2) The application of intellectual capital as the key attribute necessary to instill into the nonprofit world. High-tech donors believe that human capital is the key to human development; while money is important, ideas can make a greater impact. It is ideas and innovation that have created their success in their business; so too will it create the greatest success in philanthropy. They also feel that philanthropy is still a relatively young industry and the best ideas are yet to come. Given their emphasis on intellectual capital, it is not surprising that high-tech donors give heavily to education, research, the arts, early child development, teacher training, and for-profit ventures which foster new businesses with a socially beneficial purpose.
This focus on intellectual capital can come into conflict when their philanthropy is applied because knowledge and ideas are not the sole determinants of success in the nonprofit world. Whereas the best and most innovative ideas are frequently the most successful ones in the business sector, other factors come into play when ideas are applied to a person or issue in the real world. Customs, habits, self-interest and even resistance come into play. Much of the misunderstanding between agent-animated donors and nonprofit professionals and beneficiaries originate from an under-appreciation of the compelling authority of human capital by the former and an under-appreciation by the latter.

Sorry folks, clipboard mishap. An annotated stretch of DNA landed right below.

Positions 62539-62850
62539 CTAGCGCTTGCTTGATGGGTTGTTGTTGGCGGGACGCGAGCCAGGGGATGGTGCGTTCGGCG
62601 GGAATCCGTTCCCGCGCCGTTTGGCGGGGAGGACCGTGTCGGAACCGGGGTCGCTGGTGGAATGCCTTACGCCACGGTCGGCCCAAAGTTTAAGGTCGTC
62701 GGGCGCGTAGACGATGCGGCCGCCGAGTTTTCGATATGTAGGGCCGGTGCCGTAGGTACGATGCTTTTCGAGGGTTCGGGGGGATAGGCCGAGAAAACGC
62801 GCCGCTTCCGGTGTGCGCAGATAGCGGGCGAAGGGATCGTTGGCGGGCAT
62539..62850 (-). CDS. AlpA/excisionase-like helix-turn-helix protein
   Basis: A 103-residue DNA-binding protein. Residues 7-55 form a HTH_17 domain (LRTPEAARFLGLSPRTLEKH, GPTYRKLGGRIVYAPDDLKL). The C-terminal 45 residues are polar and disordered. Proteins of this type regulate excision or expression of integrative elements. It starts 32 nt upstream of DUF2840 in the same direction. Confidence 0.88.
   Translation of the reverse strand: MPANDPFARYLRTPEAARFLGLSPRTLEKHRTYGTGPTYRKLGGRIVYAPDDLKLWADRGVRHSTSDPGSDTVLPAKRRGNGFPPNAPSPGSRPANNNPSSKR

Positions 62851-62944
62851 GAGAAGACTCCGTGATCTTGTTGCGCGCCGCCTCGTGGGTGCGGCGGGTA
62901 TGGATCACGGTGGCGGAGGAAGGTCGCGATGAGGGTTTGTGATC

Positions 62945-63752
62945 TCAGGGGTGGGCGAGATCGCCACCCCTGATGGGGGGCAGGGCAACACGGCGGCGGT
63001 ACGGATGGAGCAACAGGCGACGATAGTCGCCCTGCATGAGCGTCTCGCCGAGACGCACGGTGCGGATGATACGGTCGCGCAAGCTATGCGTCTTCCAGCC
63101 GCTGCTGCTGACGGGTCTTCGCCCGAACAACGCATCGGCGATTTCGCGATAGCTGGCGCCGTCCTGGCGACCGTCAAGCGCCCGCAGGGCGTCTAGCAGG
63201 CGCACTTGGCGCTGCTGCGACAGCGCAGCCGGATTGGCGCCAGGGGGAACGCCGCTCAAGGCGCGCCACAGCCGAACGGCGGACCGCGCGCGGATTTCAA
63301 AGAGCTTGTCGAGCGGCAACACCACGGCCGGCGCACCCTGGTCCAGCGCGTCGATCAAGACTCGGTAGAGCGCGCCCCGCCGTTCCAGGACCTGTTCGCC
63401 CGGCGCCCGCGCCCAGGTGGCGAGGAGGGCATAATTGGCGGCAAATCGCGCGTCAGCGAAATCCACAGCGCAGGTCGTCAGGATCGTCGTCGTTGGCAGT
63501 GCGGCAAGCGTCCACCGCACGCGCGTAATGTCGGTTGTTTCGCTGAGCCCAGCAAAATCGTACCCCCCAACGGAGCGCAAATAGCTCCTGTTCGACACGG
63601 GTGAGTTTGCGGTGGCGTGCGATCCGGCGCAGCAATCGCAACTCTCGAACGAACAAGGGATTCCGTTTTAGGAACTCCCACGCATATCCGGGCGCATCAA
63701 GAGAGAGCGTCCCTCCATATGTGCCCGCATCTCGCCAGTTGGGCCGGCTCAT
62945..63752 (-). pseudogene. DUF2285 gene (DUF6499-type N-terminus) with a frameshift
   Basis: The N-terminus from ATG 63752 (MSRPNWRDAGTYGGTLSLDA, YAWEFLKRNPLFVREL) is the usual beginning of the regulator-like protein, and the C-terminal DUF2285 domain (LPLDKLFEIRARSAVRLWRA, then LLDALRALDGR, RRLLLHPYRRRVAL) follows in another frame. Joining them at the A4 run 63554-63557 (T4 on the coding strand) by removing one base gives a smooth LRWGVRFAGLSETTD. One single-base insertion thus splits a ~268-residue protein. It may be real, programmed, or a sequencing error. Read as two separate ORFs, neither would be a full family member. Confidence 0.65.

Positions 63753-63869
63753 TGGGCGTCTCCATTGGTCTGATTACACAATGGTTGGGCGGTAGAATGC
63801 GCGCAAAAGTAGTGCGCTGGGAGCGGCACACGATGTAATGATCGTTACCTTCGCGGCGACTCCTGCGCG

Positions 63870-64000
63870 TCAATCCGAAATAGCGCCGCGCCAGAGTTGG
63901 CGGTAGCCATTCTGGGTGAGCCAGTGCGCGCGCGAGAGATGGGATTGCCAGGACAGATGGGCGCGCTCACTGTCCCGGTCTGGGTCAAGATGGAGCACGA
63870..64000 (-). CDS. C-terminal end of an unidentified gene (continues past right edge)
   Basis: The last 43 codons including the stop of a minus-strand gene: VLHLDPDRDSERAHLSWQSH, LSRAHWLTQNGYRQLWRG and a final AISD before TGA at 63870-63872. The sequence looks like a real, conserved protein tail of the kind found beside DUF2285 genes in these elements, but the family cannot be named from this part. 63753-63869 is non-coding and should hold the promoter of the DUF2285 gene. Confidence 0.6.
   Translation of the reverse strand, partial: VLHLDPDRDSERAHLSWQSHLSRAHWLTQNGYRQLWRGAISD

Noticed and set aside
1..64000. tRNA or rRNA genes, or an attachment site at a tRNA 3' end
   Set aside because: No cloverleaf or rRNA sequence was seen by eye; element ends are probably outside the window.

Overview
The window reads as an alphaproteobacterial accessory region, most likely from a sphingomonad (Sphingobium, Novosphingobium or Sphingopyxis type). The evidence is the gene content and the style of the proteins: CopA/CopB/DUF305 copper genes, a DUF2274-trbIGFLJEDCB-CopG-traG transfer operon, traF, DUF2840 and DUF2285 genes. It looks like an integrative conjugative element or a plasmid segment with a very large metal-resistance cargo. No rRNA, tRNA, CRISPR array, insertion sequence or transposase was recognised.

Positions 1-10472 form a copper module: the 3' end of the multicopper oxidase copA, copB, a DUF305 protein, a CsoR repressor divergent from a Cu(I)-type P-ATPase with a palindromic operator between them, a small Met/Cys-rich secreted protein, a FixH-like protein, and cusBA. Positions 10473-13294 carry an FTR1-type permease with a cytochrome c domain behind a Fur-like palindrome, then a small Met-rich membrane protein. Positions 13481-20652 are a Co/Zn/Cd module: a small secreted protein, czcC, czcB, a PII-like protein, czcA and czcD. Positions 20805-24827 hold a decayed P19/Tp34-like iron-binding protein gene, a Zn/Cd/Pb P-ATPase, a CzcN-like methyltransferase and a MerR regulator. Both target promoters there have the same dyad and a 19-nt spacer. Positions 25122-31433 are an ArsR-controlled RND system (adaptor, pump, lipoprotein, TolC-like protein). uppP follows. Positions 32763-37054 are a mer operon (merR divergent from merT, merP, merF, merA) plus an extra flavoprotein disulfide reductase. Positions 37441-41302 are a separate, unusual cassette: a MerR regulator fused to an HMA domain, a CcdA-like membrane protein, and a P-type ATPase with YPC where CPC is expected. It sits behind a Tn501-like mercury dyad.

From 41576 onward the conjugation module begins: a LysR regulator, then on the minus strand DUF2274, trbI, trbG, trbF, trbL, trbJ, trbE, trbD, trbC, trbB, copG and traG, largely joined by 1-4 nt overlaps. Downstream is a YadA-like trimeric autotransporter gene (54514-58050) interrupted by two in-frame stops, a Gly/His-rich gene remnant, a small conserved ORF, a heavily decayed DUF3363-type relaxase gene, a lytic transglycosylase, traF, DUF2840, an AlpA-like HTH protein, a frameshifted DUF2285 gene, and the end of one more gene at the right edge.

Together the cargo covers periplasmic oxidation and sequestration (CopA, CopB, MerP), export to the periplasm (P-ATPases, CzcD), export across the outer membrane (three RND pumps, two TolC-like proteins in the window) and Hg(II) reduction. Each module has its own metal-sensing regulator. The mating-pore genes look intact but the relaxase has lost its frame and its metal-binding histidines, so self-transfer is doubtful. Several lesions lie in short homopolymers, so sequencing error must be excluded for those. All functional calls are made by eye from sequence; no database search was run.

3) Being resolute about growth of scale as the key outcome for the nonprofits with which they are involved. As with their businesses, high-tech donors consider that growth in scale of an enterprise is the primary indicator of success. Respondents repeatedly stated that most established charities simply are not growth-oriented because they don't have large enough or consistent enough financial support and rarely think in terms of expansion. High-tech donors wonder why, if a nonprofit is doing such important work, should it not try to expand its impact and become a model for other organizations? While thinking and doing what has worked to date is understandable, modest achievement, in the eyes of high-tech donors, is an enemy of the greater good. Expansion of a charitable organization and its work is not an end in itself, but an indicator that a sequence of effects has properly been set in motion. As charities set in motion more effective programs, these programs -- and others like them -- will become known and attract more investment. As such, new entrants to the nonprofit sector which clone the work of an existing organization are to be welcomed and encouraged, not spurned.
Other skills and approaches specific to the high-tech industry which high-tech donors bring to philanthropy include: